The Senate on Tuesday asked the Federal Government to stop receiving prisoners under the Transfer of Sentenced Persons, (TSP) from the United Kingdom.
The Senate said the government should wait for the regularization of the Agreement between the country and United Kingdom on the issue before any prisoners should be received.
It resolved to invite Attorney General of the Federation (AGF)and Minister of Justice, Abubakar Malami, Foreign Affairs Minister, Geoffrey Onyeama and Minister of Interior, Gen. Abdurahman Dnabazau to shed light on the TSP arrangement.
The resolutions followed a motion, titled “Urgent need to regularize the agreement between the Federal Republic of Nigeria and the government of the United Kingdom on the Transfer of Sentenced Persons” sponsored by Deputy Senate President, Ike Ekweremadu .
The ministers were asked to appear before the joint Senate Committees on Judiciary, Human Rights and Legal Matters, and Foreign Affairs.
The Senate said that Danbazau should be specifically invited to brief on his level of involvement in complying with the agreement on the transfer of sentenced persons between Nigeria and the United Kingdom.
It said that the Committee should invite the Minister of Justice to give update on the status of ratification of all treaties from 1999 to 2017.
In his lead debate, Ekweremadu said that the agreement was made by both countries on January 9, 2014 by former Attorney General of the Federation and Minister of Justice, Mohammed Bello Adoke on behalf of Nigeria and UK’s Minister of Justice, Jeremy Wright respectively.
Ekweremadu added that “Based on this agreement, the government of the United Kingdom has commenced the return of several prisoners to Nigeria, and has currently initiated the application for the transfer of more prisoners to Nigeria.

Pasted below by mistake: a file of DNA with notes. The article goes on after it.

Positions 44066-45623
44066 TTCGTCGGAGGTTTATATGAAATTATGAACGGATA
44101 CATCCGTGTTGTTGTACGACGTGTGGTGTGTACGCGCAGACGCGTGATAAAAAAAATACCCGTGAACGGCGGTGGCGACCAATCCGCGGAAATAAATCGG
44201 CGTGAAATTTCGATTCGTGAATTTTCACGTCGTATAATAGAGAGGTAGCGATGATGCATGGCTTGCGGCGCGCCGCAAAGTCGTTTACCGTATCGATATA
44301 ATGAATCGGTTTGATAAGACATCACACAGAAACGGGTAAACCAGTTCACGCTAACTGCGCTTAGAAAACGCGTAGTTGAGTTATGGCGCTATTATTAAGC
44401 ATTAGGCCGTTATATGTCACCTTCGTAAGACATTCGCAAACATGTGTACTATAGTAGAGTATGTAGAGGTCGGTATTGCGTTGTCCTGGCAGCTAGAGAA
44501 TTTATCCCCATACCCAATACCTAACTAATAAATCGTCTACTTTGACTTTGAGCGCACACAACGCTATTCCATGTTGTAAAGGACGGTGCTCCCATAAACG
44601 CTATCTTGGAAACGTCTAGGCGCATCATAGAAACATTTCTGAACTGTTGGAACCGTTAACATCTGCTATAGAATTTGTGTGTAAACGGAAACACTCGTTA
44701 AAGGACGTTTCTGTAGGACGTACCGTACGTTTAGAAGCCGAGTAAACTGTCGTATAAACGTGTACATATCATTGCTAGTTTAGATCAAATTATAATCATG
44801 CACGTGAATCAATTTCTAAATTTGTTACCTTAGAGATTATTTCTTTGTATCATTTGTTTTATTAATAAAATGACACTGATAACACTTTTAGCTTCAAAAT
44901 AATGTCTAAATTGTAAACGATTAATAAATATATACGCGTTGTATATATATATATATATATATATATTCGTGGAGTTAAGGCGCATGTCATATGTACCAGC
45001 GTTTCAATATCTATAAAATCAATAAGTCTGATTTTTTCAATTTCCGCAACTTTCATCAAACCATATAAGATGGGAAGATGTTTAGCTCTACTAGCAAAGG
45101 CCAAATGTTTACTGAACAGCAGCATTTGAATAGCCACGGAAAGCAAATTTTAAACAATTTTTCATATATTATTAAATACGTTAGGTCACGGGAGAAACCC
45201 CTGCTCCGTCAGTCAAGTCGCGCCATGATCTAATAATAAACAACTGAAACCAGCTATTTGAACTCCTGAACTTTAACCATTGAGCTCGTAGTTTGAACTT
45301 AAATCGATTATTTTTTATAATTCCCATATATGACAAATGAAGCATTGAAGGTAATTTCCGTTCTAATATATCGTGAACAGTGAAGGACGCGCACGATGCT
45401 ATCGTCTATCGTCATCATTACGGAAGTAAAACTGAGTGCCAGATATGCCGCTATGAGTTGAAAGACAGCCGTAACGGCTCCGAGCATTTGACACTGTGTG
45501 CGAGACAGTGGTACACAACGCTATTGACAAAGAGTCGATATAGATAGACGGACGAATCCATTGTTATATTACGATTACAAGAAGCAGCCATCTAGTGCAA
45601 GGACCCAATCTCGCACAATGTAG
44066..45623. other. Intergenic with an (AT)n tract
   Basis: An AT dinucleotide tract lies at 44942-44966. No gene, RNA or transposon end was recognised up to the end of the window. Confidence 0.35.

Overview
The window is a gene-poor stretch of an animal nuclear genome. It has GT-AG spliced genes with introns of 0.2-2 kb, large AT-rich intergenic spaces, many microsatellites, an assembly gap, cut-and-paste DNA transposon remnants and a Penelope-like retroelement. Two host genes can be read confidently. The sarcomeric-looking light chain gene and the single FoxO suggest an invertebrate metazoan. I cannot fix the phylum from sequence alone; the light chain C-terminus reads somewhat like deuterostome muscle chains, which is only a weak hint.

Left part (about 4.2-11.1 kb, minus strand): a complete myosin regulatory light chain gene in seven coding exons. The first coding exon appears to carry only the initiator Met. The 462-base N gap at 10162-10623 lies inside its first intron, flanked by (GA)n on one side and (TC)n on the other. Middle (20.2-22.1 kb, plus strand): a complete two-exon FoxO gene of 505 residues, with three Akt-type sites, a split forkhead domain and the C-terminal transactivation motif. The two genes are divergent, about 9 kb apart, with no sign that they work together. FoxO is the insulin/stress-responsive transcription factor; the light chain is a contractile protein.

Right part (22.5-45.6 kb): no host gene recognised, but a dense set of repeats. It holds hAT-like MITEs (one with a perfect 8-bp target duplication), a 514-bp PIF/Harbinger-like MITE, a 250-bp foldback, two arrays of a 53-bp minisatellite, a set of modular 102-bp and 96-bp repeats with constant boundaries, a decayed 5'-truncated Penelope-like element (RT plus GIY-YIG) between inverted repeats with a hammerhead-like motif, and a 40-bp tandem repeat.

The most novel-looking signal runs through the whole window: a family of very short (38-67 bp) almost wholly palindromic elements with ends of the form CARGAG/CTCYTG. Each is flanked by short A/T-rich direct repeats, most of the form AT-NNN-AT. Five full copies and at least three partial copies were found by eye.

The United Kingdom Government has referred to this agreement as compulsory, whereas the content of the agreement made no mention, nor indicated that the agreement was compulsory.
The senate is cognizance that international law is based on cooperation of states, as such the rule of international law implies that where parties have contracted a cooperation agreement, they are expected to do all that is necessary to ensure a successful implication of the agreement by following the essential internal constitutional and legal procedures required.”
He was disturbed that the provisions of Nigeria’s constitution regarding section 12(1) has not been complied with, saying that “the agreement in this instance signed by the then Attorney General of the Federation was not subjected to legislative scrutiny or enactment by the National Assembly; the agreement is therefore, not in force.
He further expressed worry that the British National Offender Management Service may not be under a misinformed impression that all the internal procedures have been completed warranting the entity into force of the agreement on September 29.
Chairman, Senate Committee on Foreign Affairs, Senator Monsurat Sunmonu informed the Senate that there were 321 memorandum of understanding with only 93 signed but not yet ratified.